Therapeutic options for mucinous ovarian carcinoma

Kylie L. Gorringe, Dane Cheasley, Matthew J. Wakefield, Georgina L. Ryland, Prue E. Allan, Kathryn Alsop, Kaushalya C. Amarasinghe, Sumitra Ananda, David D.L. Bowtell, Michael Christie, Yoke Eng Chiew, Michael Churchman, Anna DeFazio, Sian Fereday, C. Blake Gilks, Charlie Gourley, Alison M. Hadley, Joy Hendley, Sally M. Hunter, Scott H. KaufmannCatherine J. Kennedy, Martin Köbel, Cecile Le Page, Jason Li, Richard Lupat, Orla M. McNally, Jessica N. McAlpine, Jan Pyman, Simone M. Rowley, Carolina Salazar, Hugo Saunders, Timothy Semple, Andrew N. Stephens, Niko Thio, Michelle C. Torres, Nadia Traficante, Magnus Zethoven, Yoland C. Antill, Ian G. Campbell, Clare L. Scott

Research output: Contribution to journalArticlepeer-review

2 Scopus citations

Abstract

Objective: Mucinous ovarian carcinoma (MOC) is an uncommon ovarian cancer histotype that responds poorly to conventional chemotherapy regimens. Although long overall survival outcomes can occur with early detection and optimal surgical resection, recurrent and advanced disease are associated with extremely poor survival. There are no current guidelines specifically for the systemic management of recurrent MOC. We analyzed data from a large cohort of women with MOC to evaluate the potential for clinical utility from a range of systemic agents. Methods: We analyzed gene copy number (n = 191) and DNA sequencing data (n = 184) from primary MOC to evaluate signatures of mismatch repair deficiency and homologous recombination deficiency, and other genetic events. Immunohistochemistry data were collated for ER, CK7, CK20, CDX2, HER2, PAX8 and p16 (n = 117–166). Results: Molecular aberrations noted in MOC that suggest a match with current targeted therapies include amplification of ERBB2 (26.7%) and BRAF mutation (9%). Observed genetic events that suggest potential efficacy for agents currently in clinical trials include: KRAS/NRAS mutations (66%), TP53 missense mutation (49%), RNF43 mutation (11%), ARID1A mutation (10%), and PIK3CA/PTEN mutation (9%). Therapies exploiting homologous recombination deficiency (HRD) may not be effective in MOC, as only 1/191 had a high HRD score. Mismatch repair deficiency was similarly rare (1/184). Conclusions: Although genetically diverse, MOC has several potential therapeutic targets. Importantly, the lack of response to platinum-based therapy observed clinically corresponds to the lack of a genomic signature associated with HRD, and MOC are thus also unlikely to respond to PARP inhibition.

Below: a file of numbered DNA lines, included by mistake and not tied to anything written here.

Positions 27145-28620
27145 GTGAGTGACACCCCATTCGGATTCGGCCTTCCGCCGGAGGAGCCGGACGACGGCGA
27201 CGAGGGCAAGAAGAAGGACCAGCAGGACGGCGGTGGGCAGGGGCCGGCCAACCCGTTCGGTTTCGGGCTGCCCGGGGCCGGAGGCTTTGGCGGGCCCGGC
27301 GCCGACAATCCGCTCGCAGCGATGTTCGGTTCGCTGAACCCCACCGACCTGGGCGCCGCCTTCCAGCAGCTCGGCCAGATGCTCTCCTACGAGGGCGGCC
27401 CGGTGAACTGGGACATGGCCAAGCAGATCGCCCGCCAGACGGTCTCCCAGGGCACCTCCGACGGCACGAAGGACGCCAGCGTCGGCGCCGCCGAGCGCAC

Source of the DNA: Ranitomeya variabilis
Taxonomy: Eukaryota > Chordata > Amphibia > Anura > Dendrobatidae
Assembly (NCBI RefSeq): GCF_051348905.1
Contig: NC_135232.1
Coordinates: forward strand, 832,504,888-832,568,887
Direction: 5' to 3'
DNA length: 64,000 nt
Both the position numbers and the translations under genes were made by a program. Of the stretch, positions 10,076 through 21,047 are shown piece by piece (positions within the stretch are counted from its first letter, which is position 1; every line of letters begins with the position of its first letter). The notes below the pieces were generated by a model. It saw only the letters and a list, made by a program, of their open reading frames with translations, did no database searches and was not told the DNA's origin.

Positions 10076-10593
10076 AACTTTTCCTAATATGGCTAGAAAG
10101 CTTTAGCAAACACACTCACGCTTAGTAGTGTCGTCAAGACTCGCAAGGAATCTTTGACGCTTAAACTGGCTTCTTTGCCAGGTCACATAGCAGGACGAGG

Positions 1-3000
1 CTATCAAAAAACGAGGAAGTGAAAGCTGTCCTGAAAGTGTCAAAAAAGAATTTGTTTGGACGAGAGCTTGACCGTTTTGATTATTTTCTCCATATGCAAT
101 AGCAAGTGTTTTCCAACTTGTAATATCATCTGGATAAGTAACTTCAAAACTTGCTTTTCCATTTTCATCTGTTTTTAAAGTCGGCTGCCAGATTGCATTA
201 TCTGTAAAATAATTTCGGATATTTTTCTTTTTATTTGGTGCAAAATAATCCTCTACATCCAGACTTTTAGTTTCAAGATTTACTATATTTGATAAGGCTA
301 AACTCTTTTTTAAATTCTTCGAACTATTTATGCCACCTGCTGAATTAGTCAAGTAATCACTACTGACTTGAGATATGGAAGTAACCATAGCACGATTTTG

Original languageEnglish (US)
Pages (from-to)552-560
Number of pages9
JournalGynecologic oncology
Volume156
Issue number3
DOIs
StatePublished - Mar 2020

Keywords

  • Genomic
  • Molecular targeted therapy
  • Ovarian cancer
  • Precision oncology
  • Sequencing
  • Therapy

ASJC Scopus subject areas

  • Oncology
  • Obstetrics and Gynecology

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